17 December 2013

In the second of two blogs about studying abroad, geography student James Lester gives his take on the ‘American dream’

An hour and thirty minutes south of Portland by car, Oregon State University (OSU) is located on the Willamette River. It was here I was spending my Study Abroad year. Oregon is blessed with two mountain ranges and coniferous tree cover, which ooze a beautiful smell in the summer. Volcanoes string the Cascade Mountain range that runs from California through Oregon and on to Washington.

The coastal range lies west of the university creating a large valley that was flooded 13,000 years ago by the Missoula floods. The flood influenced the soil type tremendously and makes the Willamette Valley excellent land for agriculture and timber. So, rivers, fertile soils, beautiful pine trees, volcanoes and the ocean: I can think of worst places to live for a year!

The campus itself is not as glamorous as its natural surroundings. Red flat roofed buildings litter the uneventful skyline, but they do provide enough vertical rise to trigger vertigo for those interested in climbing them. Rumour has it that there are a series of underground tunnels below campus, along with a nuclear reactor. I was never fortunate enough to see either.

The American academic system

The academic system at OSU is built around three terms, students taking modules equating to 12 credits minimum in each one. Having achieved a first at Lancaster in my first year and now living the American dream, my room mate (also a Lancaster student) and I had a less than desirable attitude to our studies in the first term.

The work was relatively unchallenging and partying with new found friends was all too tempting. This could be classed as a mistake. Mid term and final exams crept up on us: I scraped two B's (both 89%!!!!) and a C-: we're not talking about that.  I adapted for the remaining two terms, checking in 7 A's and a B.

I found a number of great things about the American system. The shorter classes and single teacher allows high autonomy and helps a relationship develop between student and teacher.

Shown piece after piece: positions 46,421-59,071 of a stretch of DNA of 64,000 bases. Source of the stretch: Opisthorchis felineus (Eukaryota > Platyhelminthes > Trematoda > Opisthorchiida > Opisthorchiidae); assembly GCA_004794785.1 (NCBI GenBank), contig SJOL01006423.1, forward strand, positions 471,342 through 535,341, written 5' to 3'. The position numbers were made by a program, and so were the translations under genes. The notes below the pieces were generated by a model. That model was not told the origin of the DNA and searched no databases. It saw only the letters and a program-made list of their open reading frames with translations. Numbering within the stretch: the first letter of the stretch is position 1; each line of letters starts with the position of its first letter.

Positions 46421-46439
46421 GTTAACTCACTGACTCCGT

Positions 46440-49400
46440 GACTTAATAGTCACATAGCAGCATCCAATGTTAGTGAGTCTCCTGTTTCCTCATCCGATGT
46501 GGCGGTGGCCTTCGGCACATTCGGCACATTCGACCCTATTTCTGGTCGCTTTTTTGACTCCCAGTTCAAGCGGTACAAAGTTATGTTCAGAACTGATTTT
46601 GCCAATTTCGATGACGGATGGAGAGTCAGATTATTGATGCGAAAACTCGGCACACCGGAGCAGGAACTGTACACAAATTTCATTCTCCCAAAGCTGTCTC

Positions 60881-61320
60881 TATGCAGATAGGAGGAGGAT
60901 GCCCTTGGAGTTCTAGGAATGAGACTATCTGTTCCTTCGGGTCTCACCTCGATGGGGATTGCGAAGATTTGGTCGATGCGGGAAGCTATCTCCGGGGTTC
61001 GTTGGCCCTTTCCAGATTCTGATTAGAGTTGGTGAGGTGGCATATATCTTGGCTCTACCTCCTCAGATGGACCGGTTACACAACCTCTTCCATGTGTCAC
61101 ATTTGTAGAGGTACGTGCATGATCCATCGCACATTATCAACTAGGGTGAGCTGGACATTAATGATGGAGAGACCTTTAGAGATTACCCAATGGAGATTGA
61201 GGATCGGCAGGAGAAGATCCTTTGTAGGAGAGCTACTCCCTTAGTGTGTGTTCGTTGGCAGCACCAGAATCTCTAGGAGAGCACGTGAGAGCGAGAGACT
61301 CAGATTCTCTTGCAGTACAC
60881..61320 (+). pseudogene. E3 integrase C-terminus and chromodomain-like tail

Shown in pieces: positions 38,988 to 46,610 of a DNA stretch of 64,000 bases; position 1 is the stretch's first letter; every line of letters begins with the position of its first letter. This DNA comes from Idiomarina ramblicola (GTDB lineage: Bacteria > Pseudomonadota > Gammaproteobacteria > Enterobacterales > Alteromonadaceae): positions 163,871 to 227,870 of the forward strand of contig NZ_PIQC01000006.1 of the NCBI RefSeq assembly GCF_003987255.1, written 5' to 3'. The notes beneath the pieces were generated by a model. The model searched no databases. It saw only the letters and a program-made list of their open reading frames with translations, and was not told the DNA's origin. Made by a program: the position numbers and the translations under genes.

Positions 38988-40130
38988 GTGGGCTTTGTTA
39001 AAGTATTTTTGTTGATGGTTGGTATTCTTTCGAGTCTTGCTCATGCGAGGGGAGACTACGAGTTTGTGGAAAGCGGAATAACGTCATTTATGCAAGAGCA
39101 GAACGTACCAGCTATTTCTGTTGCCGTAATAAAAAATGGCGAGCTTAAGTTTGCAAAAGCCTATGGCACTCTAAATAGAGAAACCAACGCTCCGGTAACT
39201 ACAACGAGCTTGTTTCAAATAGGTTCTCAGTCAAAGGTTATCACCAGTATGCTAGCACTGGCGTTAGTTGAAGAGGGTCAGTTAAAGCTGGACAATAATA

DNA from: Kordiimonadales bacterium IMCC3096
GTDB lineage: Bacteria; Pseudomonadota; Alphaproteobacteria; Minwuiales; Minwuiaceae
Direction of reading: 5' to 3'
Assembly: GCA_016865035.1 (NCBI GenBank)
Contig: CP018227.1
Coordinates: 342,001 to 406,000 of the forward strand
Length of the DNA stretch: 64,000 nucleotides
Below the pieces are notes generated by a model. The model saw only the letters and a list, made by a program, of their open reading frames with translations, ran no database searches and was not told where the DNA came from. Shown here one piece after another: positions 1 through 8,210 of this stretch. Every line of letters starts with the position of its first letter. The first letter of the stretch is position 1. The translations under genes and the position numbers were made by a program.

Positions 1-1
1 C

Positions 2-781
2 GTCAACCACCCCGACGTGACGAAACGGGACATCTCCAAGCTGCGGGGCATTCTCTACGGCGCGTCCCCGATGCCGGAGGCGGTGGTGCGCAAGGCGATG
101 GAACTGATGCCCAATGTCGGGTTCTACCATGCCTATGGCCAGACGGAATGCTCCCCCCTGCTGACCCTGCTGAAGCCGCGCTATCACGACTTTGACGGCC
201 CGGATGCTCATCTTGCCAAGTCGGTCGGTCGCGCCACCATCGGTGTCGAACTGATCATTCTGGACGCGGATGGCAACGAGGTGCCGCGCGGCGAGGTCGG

I found American students to be organised, enthusiastic and confident.  My English friends moaned at the quantity of stupid remarks made by students in class. Students are rarely shot down and the teacher can waste class time answering or allowing a student to speak for long periods. This could be a good thing in that it encourages all students to believe in presenting an argument but a bad thing because many go barking up the wrong tree.

I learnt a number of practical skills from gardening to public speaking. I also gained a very critical approach (encouraged at Lancaster) from seeing what happens when things are not critiqued and one-sided arguments are presented. Classes lacked essay writing and hard scientific peer reviewed work.

Sunshine and friendships

I was there to study, but also to really get an insight into how the most powerful and influential country on earth works.

From the perspective of a Brit, life in America is fantastic. The weather is nicer and people appreciate the accent: most cannot differentiate between my northern mother tongue and the Queen's finest. I found that if you had good intentions, were appreciative and had a sense of humour, the Americans will take you to heart, and their generosity will leave you speechless at times.

I made a fantastic number of friends, had many memorable conversations and adventures. I found myself representing Malaysia at a model UN conference in Seattle and being a special guest on the local radio show. Life is generally cheaper so we partied and travelled immensely, taking in over 30 states by the end of the year.

The American dream - deep and shallow

The American "dream" isn't all happiness and joy. At times it can feel quite shallow, and deep at the same time. Their great qualities are also their worst. Contented, happy, accepting, generous, but also fanatical, hyper thoughtful, dreamy and vain.

The West coast has a hippie vibe, especially in Oregon. Anti government, anti just about everything but they preach peace and love. I have never talked so deep as I have with Americans and I think it can have its merits. But extremes of any type are dangerous. At times I craved English humour and the self regulation it brings, but there was little time to think about home.

All in all, America is a beautiful country both physically and socially. A priceless life experience packed to the brim with unforgettable memories and great moments.

To get another perspective on studying in America, read my friend Laurence's blog about his year studying in Boulder, Colorado. You can also find out more about Lancaster University’s Study Abroad opportunities.


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